Talk:Das Kapital

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Information about this edition
Edition: Published 1867
Contributor(s): Pedant, CSN
Level of progress: 50%.svg
Notes: User:Pedant started posting this but apparently left.

Shouldn't it be renamed to The Capital ? Yann 09:09, 24 September 2005 (UTC)

Hmm, I don't know. My first instinct is yeah it should, but when people come to this site, they are going to search for Das Kapital and not The Capital. --CSN 13:50, 24 September 2005 (UTC)
No, we should leave the title as it is. This is one of those title everybody knows by its original name, and would do searches on "Das Kapital" in Google (no one would even think to try its English translation--even if they knew it). Mein Kampf is another title like that, too.—Zhaladshar (Talk) 15:55, 24 September 2005 (UTC)
It wouldn't be The Capital anyway, it would be Capital in English. I'm back, I was noticing OCR errors in the text and decided I needed to read the book before I edited someone else's version. I'll be working on this and the NASA FACTS project again pretty soon. Pedant 01:18, 6 May 2006 (UTC)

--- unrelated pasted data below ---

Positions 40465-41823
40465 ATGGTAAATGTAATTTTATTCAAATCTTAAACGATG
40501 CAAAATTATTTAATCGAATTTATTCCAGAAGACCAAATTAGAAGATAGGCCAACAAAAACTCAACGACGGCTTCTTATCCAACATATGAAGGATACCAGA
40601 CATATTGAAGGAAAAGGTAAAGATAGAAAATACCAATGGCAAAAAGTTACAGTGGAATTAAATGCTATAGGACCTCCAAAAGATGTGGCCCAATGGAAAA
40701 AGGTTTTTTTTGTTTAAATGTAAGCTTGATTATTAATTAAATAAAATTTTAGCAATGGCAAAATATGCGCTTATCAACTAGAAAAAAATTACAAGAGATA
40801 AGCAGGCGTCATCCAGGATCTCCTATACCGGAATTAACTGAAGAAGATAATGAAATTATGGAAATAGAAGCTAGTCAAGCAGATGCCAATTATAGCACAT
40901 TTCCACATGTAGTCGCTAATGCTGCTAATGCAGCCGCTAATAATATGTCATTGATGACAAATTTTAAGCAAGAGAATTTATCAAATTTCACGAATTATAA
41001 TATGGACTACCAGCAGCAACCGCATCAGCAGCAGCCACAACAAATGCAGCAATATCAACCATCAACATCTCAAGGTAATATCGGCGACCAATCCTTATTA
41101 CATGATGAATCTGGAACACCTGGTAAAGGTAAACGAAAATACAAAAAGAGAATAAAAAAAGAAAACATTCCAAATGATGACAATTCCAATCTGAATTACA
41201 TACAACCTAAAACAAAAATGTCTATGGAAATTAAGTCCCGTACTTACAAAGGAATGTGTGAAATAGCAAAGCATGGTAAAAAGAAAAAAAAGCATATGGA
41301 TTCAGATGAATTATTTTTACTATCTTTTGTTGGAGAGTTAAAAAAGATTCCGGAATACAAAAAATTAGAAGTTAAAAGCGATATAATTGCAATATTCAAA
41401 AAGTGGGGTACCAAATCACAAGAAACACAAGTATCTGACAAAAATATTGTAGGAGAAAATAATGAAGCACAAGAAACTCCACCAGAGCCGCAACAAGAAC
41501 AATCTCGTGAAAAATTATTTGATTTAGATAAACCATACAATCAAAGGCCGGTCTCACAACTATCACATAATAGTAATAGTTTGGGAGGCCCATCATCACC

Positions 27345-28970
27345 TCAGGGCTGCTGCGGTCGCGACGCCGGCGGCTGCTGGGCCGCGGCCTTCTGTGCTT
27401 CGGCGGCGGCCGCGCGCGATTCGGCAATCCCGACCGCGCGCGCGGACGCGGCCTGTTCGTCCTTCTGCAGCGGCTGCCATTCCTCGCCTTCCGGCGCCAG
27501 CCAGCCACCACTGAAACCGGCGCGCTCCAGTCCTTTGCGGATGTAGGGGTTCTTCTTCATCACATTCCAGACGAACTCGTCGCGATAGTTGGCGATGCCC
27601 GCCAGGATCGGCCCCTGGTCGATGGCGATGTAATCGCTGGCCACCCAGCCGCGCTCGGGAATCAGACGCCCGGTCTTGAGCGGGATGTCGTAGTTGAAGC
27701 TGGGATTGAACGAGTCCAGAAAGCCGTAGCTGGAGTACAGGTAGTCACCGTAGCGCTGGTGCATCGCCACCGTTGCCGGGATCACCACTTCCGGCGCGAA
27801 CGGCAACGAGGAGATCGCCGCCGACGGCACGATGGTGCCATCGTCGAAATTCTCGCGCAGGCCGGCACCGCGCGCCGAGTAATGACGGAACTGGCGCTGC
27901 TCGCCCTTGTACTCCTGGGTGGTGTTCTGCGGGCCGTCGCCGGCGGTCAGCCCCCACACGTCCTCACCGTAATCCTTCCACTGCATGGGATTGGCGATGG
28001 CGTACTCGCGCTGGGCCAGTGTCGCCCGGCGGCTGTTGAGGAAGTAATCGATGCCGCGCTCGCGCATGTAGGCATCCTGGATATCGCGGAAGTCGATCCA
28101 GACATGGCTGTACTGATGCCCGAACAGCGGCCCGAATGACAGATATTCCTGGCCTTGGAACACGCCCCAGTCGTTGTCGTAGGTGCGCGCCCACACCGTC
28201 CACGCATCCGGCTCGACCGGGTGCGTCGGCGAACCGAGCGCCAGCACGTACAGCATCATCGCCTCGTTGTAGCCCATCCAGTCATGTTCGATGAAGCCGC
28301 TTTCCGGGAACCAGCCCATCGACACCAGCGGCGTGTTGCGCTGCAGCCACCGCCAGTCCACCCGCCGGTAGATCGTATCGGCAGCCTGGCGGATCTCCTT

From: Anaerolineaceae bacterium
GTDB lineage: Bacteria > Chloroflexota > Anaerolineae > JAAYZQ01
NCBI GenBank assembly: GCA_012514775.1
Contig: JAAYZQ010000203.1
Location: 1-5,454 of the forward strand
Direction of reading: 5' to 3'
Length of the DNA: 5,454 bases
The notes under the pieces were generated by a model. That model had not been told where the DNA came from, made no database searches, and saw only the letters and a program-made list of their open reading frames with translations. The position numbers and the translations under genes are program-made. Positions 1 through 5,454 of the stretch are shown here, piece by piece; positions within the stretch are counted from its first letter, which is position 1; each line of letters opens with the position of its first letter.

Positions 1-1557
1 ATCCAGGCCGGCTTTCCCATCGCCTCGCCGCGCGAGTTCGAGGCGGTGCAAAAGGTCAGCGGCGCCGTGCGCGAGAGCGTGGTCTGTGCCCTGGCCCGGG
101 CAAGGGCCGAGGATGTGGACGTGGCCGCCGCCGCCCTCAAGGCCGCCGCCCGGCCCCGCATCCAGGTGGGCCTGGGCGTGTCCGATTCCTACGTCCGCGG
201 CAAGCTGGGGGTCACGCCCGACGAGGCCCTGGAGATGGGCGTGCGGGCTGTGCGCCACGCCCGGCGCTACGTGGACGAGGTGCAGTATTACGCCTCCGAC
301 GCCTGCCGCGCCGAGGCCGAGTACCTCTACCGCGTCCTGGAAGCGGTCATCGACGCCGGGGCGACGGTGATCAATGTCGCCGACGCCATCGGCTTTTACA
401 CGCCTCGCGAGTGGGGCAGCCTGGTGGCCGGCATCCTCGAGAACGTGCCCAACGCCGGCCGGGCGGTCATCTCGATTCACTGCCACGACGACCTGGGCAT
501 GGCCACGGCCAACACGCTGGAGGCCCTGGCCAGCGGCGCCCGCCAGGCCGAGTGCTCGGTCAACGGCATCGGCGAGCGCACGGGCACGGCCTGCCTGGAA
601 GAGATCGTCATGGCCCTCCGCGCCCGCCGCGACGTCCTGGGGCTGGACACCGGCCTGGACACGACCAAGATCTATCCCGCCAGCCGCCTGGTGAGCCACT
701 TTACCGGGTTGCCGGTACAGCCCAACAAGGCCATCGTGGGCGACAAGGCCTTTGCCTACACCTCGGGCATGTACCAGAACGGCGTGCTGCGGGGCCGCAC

Date 1867 above is the date of the first German edition by Marx. As far as I know, Moore and Aveling worked on the third German edition of 1883, prepared by Marx but published by Engels immediately after Marx’s death. The first Moore and Aveling English edition was in 1884 but there were many subsequent editions, some maybe revised. (Wikisource publishes here the preface to the fourth German edition. Is this English translation of the third German edition revised following the fourth German?) I feel that it would suit the encyclopaedic character of Wikisource to state exactly which text is given, not just "1867" (on the discussion page), which is obviously not the case of the English text given. DominiqueM (talk) 22:11, 29 January 2010 (UTC)

Am I the only one confused here? There's some French in it, and statements like "As in the 18th century, the American war of independence sounded the tocsin for the European middle-class, so that in the 19th century, the American Civil War sounded it for the European working-class." I learned "tocsin" means "alarm", not "poison", but then it raises the question, what does it mean for the alarm to be sounded for someone? Anyway, this is supposed to be the English version, but this isn't any kind of English that I can understand. I've been confused by English many times before, but no matter how many times I come across something like this, I always have trouble with it. I'll give Das Kapital credit for two things: big history and not having very many propaganda techniques. You should see the Federalist Papers and On The Juche Idea. I've never before or since seen a clumsier or more obvious use of propaganda techniques in my life. I hope someone comes up with versions of political manifestos without so much propaganda techniques, but I suspect once you get rid of the propaganda techniques, there will be nothing left. 11:06, 11 February 2016 (UTC)